Document Your Days {For Future Generations} | Photography

"Photography is an art of observation. It has little to do with the things you see and everything to do with the way you see them."
 - Elliott Erwitt

The little girl in the image at the start of this post is my Mum. She's about 4/5-ish in this photo. She sits on the floor of someones lounge room, playing. There isn't a lot to giveaway the time and date of the photograph save the old-school fireplace & TV she's sitting next to. She sits the way Punky often sits now when she is playing.

My Grandfather was a keen photographer. I'm sure he wasn't the only one, as my Mum had a big box of old photos that I used to love looking through when I was younger. The photos range from the mid-nineteenth century right through to the 70s and 80s of the 20th century.
My Grandfather, and chief family photographer

Some photographs, particularly the oldest ones, are typical of the era they were taken; posed, stiff-looking people with no smiles. Those photos give the impression that the people in them were very serious but that is never the case, it's simply a by-product of the fact that early photography required a person to sit still for a very long time in order to capture and expose the photograph sufficiently.

And then there are the photos that so perfectly capture a moment in time, the personalities of the subjects. They give me a glimpse into what the people in the photo were like, how they lived their lives. These photos are precious. It's amazing to look at these photos and see one that looks like my Aunty when she was a young woman, but is actually my Grandmother's Aunty, taken a good 20 years before my Aunty was even born. I can see where we get certain aspects of our looks, where we inherited our talents and even our names.

They capture the history of my family and I'm so lucky to have them. To be able to show my daughters as they get bigger. Both my maternal grandparents died before the girls were born and it really kills  me some days that they will never get to meet their granddaughters. I know my Grandma in particular would have loved meeting Punky, seeing the similarities of personality and talents that they share.
My Grandmother, about 5 years old, in the late 1920s.

Punky may never get to know her Great-Grandmother the way I knew her, but I at least have these old photos to show her, and my memories of her to share. Looking at old photographs of my Grandmother, whether taken by my Grandfather, my Mother or others, I see the woman she was, her cheeky spirit and how much she loved to help people.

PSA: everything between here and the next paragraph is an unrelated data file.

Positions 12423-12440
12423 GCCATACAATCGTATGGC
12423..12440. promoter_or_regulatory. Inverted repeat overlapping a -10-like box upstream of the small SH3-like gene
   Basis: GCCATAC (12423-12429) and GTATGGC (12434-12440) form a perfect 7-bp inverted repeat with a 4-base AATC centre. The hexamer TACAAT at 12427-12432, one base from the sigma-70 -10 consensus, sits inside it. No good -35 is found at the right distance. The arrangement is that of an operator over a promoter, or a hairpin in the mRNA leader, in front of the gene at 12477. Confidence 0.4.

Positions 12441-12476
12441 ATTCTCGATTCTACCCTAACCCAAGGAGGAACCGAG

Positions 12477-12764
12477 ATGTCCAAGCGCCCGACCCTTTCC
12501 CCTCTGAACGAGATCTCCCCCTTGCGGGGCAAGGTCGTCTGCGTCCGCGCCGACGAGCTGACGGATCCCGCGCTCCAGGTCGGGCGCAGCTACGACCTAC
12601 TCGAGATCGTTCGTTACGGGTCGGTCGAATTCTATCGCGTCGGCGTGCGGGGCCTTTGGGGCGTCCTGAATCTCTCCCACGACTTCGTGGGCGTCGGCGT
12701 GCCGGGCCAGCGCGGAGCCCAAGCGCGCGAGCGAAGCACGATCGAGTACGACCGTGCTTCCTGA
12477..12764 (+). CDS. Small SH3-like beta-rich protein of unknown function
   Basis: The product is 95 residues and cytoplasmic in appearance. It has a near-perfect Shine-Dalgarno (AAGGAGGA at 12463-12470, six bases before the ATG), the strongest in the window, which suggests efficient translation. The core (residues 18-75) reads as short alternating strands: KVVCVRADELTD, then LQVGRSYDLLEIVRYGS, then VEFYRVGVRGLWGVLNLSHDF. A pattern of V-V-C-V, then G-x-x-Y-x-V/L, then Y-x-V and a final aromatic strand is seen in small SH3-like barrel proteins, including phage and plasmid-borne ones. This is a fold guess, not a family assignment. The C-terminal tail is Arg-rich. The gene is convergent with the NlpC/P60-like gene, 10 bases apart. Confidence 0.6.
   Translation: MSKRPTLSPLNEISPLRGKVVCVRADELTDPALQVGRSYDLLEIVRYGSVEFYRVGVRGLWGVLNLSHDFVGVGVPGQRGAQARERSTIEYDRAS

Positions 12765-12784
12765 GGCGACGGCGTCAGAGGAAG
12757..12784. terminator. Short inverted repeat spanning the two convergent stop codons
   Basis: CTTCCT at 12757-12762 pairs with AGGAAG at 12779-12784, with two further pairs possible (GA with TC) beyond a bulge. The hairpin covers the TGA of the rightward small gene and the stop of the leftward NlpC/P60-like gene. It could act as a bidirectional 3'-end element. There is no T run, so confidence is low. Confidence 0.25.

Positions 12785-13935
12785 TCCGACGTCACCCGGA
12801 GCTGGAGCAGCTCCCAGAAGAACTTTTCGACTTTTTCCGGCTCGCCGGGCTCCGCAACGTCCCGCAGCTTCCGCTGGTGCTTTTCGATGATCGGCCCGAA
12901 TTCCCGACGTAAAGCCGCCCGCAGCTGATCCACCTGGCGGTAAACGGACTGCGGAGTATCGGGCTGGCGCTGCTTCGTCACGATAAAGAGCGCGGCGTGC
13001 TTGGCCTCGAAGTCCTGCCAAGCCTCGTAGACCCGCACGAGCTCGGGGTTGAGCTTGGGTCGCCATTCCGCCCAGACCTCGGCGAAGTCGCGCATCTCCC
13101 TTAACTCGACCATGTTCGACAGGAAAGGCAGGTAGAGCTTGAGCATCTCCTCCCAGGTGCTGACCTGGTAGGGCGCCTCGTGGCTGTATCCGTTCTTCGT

She dedicated her life to helping others and through these photos and old documents her memory will live on in my girls and with a bit of luck, their children and grandchildren too. They'll have these old photos and the stories that go with them, giving them a glimpse in to their history and the people that made them who they are.

It's for this reason that I document our modern history. So I can continue the story for my family to come, grandchildren, great-grandchildren and beyond. They'll see the images and get an idea of what life was like in the early 21st century. They'll be able to see where they come from and learn that no matter what the time or era, some things never change, while other things will never be the same.
My Mum & my Aunty, proving that even 60 years ago Santa photos were a thing!

I document my family not just so that I can look back on those photos and remember what life was like at any given time, but also for future generations to see where they come from.

Do you have old photographs of your family? Do you wish you had more?

Linking up with Essentially Jess for IBOT

If you're looking for a qualified, professional Sydney Family Photographer or Hawkesbury Family Photographer be sure to check out my professional site at

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